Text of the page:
New New York Times Survival Strategy: Become a Fancy Blog-Software Company

Why has the Gray Lady assigned full-time reporters to communities in Brooklyn and New Jersey? Even a Times editor admits the paper will never make money on microjournalism. But they could market software to bloggers.

The Local, a new Times blog, has two reporters and an editor covering two neighborhoods in Brooklyn and three New Jersey towns. Jim Schachter, the Times's editor for "digital initiatives," tells the Nieman Journalism Lab that the site will never make money on its own:

If every single person who lives in Fort Greene, Clinton Hill, Maplewood, Millburn, and South Orange came to these sites every day and made one impression, that would be about 120,000 impressions a day. It is barely enough to create a ripple in a pond and not enough to be profitable.... If you, for each site, have one full-time New York Times reporter and half of a editor, I don't think there is any way that this could ever pencil out as profitable.

But that's not the point, Schachter says: The Times is trialing the sites in order to build a software platform for other community sites, which local bloggers, possibly unaffiliated with the Times, will run. (It's worth noting that the New York Times Co. is an investor in Automattic, the San Francisco-based maker of WordPress, which Times blogs like The Local run on.)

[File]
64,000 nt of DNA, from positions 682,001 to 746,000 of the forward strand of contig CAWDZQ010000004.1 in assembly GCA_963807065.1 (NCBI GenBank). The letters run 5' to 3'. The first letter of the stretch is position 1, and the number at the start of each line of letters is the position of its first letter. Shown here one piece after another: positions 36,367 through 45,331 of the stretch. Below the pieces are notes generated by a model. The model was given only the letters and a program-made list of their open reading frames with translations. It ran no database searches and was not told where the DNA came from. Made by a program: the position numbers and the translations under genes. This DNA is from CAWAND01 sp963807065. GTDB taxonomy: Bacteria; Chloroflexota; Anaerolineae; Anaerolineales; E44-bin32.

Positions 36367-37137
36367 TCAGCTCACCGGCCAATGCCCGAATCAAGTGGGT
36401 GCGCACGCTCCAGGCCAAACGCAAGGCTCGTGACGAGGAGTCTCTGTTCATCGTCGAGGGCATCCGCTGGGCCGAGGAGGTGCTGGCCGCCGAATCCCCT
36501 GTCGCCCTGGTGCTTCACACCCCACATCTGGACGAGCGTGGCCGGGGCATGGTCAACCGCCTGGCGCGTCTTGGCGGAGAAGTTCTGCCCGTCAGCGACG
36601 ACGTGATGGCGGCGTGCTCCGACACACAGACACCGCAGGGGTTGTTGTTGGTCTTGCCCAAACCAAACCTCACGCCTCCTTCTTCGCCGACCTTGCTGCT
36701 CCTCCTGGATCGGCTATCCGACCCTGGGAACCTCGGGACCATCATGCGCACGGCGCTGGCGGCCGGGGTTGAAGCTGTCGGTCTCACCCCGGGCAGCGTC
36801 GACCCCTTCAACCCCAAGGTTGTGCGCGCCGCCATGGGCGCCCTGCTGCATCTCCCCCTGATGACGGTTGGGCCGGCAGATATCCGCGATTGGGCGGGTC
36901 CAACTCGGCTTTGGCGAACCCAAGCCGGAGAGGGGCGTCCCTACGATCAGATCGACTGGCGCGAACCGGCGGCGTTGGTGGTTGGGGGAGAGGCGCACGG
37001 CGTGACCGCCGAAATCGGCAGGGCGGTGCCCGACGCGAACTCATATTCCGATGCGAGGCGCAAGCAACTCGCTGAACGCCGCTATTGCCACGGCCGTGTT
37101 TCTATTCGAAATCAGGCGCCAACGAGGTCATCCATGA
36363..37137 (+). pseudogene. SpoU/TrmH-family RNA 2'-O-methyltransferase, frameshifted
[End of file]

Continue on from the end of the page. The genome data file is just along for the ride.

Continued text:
That explains why the Times is targeting the exact same towns that Patch, a local-blogging startup backed by Google sales executive Tim Armstrong, chose for its debut. Impossibly vain Maplewood bloggers think that the interest reflects the unique qualities of their hometown. Nonsense. The Times wants to squeeze out a startup before it gets established on its home turf.

Both Patch and the Times are really aiming to be a platform for blogging — because, honestly, who wants to pay writers these days?

Of course, the hyperlocal hypercompetition will likely end up killing everyone, leading people to give up on making money from the "placeblogosphere," as Schachter neologizes it, for good. The only person who wins: Noisome media pundit Jeff Jarvis, who is simultaneously advising the Times and Patch.